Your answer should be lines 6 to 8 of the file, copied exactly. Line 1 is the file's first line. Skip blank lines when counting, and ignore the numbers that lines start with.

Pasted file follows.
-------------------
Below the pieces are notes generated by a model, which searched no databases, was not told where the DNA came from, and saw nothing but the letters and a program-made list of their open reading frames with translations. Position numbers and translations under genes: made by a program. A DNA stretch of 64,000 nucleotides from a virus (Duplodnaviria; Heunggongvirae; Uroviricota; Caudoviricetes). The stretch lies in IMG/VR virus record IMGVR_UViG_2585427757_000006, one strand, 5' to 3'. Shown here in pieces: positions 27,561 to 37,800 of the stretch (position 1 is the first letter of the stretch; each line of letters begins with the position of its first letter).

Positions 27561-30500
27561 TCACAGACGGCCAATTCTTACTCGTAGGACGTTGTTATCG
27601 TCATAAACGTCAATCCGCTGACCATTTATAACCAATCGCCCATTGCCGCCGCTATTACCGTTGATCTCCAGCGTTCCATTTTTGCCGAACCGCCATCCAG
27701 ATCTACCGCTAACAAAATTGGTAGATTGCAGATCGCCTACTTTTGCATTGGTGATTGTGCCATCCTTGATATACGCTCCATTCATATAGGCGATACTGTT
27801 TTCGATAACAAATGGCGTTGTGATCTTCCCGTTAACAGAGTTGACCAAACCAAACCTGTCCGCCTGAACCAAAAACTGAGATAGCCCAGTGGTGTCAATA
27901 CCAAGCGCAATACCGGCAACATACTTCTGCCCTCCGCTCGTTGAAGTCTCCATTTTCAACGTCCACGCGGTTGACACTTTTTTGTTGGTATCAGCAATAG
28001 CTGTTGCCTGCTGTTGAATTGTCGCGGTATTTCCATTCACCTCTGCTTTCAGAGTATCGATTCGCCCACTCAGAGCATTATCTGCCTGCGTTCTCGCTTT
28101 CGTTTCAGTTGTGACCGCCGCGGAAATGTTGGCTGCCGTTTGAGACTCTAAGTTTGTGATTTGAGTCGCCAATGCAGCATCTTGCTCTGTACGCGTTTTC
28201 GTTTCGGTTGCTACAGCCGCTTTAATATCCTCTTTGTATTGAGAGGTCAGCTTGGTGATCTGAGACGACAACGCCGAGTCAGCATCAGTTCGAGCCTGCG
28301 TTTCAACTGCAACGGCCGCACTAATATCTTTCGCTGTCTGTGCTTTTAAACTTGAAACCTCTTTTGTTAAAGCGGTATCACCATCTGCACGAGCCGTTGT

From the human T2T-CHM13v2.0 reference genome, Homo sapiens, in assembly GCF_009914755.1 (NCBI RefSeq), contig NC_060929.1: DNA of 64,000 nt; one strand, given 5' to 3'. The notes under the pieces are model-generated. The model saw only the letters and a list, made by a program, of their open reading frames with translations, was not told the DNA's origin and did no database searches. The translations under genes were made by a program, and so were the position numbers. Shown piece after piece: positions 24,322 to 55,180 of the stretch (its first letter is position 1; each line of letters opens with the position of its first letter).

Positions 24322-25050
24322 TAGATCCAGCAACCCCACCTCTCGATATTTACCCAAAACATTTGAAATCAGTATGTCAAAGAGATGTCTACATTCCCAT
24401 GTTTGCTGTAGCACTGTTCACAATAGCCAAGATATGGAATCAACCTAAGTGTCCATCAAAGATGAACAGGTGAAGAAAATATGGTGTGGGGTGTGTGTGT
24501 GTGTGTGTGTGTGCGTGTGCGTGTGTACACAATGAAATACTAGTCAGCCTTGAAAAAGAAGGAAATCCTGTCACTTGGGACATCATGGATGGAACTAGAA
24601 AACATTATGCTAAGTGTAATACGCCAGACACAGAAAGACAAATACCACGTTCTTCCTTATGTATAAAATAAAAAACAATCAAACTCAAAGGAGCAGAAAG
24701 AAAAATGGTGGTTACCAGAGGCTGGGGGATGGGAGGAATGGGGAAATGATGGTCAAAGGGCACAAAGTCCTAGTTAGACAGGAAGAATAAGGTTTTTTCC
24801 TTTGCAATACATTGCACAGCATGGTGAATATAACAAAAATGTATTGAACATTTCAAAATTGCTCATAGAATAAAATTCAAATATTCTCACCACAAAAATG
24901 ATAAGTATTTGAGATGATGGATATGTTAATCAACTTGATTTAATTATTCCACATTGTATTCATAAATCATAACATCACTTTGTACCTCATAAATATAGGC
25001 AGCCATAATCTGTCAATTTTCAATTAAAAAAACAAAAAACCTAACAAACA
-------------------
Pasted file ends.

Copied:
27801 TTCGATAACAAATGGCGTTGTGATCTTCCCGTTAACAGAGTTGACCAAACCAAACCTGTCCGCCTGAACCAAAAACTGAGATAGCCCAGTGGTGTCAATA
27901 CCAAGCGCAATACCGGCAACATACTTCTGCCCTCCGCTCGTTGAAGTCTCCATTTTCAACGTCCACGCGGTTGACACTTTTTTGTTGGTATCAGCAATAG
28001 CTGTTGCCTGCTGTTGAATTGTCGCGGTATTTCCATTCACCTCTGCTTTCAGAGTATCGATTCGCCCACTCAGAGCATTATCTGCCTGCGTTCTCGCTTT